I’ll definitely be taking another Virgin Voyages cruise and have every intention of returning to the WPT at Sea Poker Room, I just need to go in with a better game plan on how to contend with those cash game players!
What is WPT at Sea?
Not to be confused with WPT Voyage, WPT at Sea is an actual poker room on the Scarlet Lady ship (and soon-to-be other Virgin Voyages). That poker room is operating on the high seas right now as you read this.
“After witnessing the magic of cruise-line poker with Virgin Voyages last season, we instantly sought to establish a permanent fixture,” said WPT CEO Adam Pliska. “Scarlet Lady provides the perfect residence for WPT at Sea, which will bring the WPT poker experience to the high seas.”
The room features eight custom poker tables staffed with professional dealers. For cash games, the rake is a reasonable 10% up to $10, which is much lower than other cruises. As for tournaments, buy-ins on a typical sailing range from $80-$320.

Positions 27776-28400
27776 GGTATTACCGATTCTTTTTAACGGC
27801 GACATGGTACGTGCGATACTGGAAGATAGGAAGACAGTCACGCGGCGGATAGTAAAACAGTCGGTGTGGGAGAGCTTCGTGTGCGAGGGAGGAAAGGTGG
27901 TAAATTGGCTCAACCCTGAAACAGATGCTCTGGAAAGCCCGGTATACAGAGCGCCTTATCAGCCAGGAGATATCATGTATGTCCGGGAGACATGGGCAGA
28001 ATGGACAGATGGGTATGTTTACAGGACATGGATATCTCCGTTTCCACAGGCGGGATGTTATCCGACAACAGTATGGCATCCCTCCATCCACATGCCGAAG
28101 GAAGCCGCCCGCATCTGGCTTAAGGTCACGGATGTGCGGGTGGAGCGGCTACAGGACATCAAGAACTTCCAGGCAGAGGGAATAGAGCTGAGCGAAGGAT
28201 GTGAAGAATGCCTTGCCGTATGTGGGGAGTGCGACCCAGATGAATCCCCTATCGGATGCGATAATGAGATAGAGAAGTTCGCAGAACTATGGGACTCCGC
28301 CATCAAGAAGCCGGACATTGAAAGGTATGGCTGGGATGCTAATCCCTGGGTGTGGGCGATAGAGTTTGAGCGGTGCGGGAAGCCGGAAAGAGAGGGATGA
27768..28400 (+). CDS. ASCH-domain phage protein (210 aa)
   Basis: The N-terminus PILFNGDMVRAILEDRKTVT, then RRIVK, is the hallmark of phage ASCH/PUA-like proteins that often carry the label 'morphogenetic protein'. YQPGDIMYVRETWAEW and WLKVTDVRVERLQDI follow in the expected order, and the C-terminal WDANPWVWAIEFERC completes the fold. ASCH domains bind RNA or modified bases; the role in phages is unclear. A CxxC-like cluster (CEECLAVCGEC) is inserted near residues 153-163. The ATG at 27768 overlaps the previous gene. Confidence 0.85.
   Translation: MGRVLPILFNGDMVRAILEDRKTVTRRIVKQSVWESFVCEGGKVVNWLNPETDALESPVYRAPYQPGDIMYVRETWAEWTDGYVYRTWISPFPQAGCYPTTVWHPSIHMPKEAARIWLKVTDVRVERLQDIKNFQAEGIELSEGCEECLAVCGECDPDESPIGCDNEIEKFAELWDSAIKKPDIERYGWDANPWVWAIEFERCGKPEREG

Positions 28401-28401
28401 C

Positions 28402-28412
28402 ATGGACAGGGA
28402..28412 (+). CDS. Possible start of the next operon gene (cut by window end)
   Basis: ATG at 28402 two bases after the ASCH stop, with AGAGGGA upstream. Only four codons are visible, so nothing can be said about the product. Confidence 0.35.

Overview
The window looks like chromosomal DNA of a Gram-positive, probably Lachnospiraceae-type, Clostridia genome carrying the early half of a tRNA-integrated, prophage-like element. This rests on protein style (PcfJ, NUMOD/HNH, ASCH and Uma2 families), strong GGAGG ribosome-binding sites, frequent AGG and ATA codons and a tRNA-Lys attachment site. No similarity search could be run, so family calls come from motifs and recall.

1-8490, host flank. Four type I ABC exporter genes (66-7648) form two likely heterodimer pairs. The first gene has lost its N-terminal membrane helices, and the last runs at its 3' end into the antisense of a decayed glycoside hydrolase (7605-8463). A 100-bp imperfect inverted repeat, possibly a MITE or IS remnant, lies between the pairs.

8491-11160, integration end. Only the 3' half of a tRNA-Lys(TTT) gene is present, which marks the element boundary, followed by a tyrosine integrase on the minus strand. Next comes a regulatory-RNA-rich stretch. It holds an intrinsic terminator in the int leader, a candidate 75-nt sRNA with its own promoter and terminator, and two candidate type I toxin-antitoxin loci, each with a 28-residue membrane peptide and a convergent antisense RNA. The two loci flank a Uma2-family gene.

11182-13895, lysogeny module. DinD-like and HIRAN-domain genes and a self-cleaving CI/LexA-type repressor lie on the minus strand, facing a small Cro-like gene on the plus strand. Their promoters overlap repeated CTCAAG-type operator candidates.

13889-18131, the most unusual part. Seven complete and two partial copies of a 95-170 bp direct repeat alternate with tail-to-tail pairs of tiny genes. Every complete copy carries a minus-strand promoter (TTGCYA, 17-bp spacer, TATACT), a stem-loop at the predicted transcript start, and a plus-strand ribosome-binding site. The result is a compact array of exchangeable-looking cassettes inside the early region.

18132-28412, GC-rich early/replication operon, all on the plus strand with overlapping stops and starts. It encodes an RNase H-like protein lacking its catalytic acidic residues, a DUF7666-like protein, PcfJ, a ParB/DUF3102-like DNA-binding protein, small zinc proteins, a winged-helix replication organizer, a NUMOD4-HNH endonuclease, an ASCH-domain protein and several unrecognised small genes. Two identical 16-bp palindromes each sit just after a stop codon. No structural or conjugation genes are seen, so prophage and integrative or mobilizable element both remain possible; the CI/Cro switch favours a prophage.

Recently, WPT at Sea has held a $240 buy-in Main Event, which awards a WPT prize package to a future sailing.
The room caters to players of all experience levels, from absolute beginner to seasoned pro. For the former, the staff holds beginner training courses on each sailing, and dealers also offer their services if 1:1 instruction is desired.
WPT at Sea goes wherever the ship does, meaning those who go for the poker will also get to experience new and exciting destinations. The room is closed when the ship is docked so sailors are incentivized to get off the ship and check things out. But fear not, when everyone is back on board it doesn’t take long for cards to get back in the air.